Professor Bagci elevated to ACES Fellow

By David Murphy

Hakan Bagci, KAUST associate professor of electrical engineering, was recently elevated as an Applied Computational Electromagnetics Society (ACES) Fellow for his “exceptional achievements in computational electromagnetics, including ACES publications, and extensive service to ACES.”

The ACES began as a four-day computer modeling/electromagnetics workshop in 1985 before growing into an international electromagnetic code user group for developers, analysts, and users of computational techniques applied to electromagnetic field problems. Since then, the group has evolved into a larger society that offers the ACES annual symposium, publications, benchmark problem solution workshops, short courses, software demonstrations, and other activities which serve the professional community.

“ACES is devoted to the advancement of the field of computational electromagnetics, an interdisciplinary field between electrical engineering, physics, applied mathematics, and computational sciences,” Bagci noted. “And only a small percentage of ACES members is elevated to the Fellow grade. I feel deeply honored to receive this recognition from ACES. Most of the credit goes to the past and present members of my research group at KAUST.”

Supporting the Kingdom’s electromagnetic output

Bagci’s research focuses on theoretical and applied aspects of the interdisciplinary field of computational electromagnetics (CEM). CEM fuses elements of electrical engineering, physics, applied mathematics, and computational sciences to enable the numerical design and characterization of real-life electromagnetic, optical and photonic devices and systems. CEM complements, and more importantly, allows advancements in other branches of electromagnetics, optics, and photonics that conduct experimental research.

“The numerical design and characterization of real-life electromagnetic, optical and photonic systems are challenging tasks because computation domains are very large,” Bagci explained. “The frequency of operation has an extended dynamic range. The devices are geometrically intricate, with dimensions varying by orders of magnitude, and the design process requires many simulations with different parameters.

“These requirements translate into large matrix systems with millions of unknowns to be solved for, multi-scale discretizations, and ill-conditioned equations followed by prohibitively long executions times,” he explained.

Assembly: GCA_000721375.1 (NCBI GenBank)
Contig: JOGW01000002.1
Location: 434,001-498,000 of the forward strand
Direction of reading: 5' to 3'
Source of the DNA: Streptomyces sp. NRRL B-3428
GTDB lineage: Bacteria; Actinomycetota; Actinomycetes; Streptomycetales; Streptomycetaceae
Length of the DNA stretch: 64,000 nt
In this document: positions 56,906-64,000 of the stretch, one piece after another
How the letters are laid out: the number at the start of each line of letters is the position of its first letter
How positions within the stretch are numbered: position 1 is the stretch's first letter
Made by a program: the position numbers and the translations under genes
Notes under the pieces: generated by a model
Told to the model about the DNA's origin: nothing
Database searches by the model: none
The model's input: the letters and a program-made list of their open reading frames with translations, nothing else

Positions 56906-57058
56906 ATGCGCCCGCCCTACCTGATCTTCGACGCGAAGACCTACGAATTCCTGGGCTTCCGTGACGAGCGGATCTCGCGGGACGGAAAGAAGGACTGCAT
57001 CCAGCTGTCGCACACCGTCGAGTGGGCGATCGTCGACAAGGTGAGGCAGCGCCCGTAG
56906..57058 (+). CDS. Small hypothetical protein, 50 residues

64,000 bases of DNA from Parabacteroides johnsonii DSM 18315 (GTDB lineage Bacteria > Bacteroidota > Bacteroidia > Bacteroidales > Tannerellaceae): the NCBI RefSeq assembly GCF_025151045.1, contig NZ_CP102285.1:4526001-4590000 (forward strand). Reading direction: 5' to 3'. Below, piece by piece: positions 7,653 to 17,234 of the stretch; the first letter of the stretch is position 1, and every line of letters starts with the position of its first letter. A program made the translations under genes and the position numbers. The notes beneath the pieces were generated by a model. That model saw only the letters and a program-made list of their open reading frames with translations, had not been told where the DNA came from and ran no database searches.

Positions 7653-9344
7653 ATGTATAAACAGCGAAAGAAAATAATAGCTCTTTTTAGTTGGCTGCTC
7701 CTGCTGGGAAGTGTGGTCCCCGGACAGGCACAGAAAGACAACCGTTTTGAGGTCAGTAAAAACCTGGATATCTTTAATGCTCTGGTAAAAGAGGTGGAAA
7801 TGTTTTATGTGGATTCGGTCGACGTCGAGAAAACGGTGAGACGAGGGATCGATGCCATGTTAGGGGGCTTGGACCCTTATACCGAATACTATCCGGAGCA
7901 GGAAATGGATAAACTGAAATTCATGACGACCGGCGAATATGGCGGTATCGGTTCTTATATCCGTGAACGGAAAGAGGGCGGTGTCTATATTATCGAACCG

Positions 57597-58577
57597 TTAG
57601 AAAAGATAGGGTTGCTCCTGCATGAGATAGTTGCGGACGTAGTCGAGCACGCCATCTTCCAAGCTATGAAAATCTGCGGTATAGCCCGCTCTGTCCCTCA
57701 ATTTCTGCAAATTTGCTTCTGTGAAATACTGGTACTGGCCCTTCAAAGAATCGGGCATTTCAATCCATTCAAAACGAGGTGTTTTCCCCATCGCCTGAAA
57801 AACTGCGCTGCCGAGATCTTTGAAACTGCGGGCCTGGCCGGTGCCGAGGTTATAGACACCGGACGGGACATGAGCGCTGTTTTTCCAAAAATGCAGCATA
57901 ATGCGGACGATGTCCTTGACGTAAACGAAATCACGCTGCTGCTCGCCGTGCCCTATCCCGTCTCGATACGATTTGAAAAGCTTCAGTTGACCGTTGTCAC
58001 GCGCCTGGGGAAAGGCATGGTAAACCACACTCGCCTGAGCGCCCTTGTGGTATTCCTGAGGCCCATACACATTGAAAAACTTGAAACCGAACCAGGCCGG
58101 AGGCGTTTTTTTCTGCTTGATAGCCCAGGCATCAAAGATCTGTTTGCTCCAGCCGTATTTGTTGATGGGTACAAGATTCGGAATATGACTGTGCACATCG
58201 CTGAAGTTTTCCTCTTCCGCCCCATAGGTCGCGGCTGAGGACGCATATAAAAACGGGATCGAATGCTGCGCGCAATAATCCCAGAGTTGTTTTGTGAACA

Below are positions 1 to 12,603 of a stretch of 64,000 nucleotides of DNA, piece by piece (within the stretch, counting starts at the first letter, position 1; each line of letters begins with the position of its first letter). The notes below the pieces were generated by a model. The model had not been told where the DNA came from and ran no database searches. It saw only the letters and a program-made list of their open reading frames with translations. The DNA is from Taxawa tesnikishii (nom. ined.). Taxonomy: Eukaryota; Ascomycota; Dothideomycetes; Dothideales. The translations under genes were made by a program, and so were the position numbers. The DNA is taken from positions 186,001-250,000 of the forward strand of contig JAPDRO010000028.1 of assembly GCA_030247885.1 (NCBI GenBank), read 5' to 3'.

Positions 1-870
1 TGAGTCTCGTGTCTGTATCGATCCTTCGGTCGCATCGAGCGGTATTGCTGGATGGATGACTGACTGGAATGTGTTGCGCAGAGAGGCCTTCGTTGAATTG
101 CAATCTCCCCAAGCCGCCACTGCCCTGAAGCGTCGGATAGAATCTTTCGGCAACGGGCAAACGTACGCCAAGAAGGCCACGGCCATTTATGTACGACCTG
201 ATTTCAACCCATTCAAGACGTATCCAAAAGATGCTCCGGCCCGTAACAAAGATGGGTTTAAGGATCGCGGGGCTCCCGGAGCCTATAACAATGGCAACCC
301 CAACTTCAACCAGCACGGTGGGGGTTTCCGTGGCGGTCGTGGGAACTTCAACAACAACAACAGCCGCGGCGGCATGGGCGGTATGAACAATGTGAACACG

To address these challenges, Bagci’s CEM research group is developing novel efficient, accurate algorithms and numerical schemes for solving integral/differential forms of Maxwell equations—a set of four complicated equations that describe the world of electromagnetics. Bagci also acknowledged that engineering problems often involve more than one simultaneously happening physical phenomenon.

“For example, if an electrical engineer wants to design a chip, they have to know about electromagnetics, semiconductor physics, optoelectronics, and even thermal analysis. Formulating and implementing efficient and accurate numerical methods capable of simulating strongly coupled multiphysics phenomena is not trivial. My group at KAUST is looking into developing such methods."

As Saudi Arabia’s interest in producing engineering technologies grows, it has recently shifted its focus to developing novel electronic/electromagnetic devices and systems. The numerical tools developed by Bagci and his team at KAUST play an indispensable role in designing such systems. Recently, the CEM group began collaborating with KAUST Professor Shehab Ahmed’s research group on developing a wellbore integrity system that detects metal corrosion areas on wellbore casings.

“This project, which Saudi ARAMCO funds, is a perfect combination of electromagnetic simulation techniques, machine learning algorithms, and actual device prototyping. The software component processes the electromagnetic signals collected by a sensor network inside the casing to locate the metal corrosion in real-time.

“The resulting monitoring system helps increase the lifetime of wellbore casings and maintain oil production without any interruptions.”

About Professor Bagci

Bagci received his bachelor’s degree in electrical and electronics engineering from Bilkent University, Turkey, in 2001. He completed his master’s and Ph.D. degrees in electrical and computer engineering at the University of Illinois at Urbana-Champaign (UIUC), U.S., in 2003 and 2007, respectively.

From 2001 to 2006, Bagci worked as a research assistant with the UIUC Center for Computational Electromagnetics and Electromagnetics Laboratory. From 2007 to 2009, he was a postdoctoral research fellow at the University of Michigan’s Radiation Laboratory.

Bagci arrived at KAUST in August 2009 as an assistant professor of electrical engineering. He was promoted to the rank of associate professor in the same program six years later.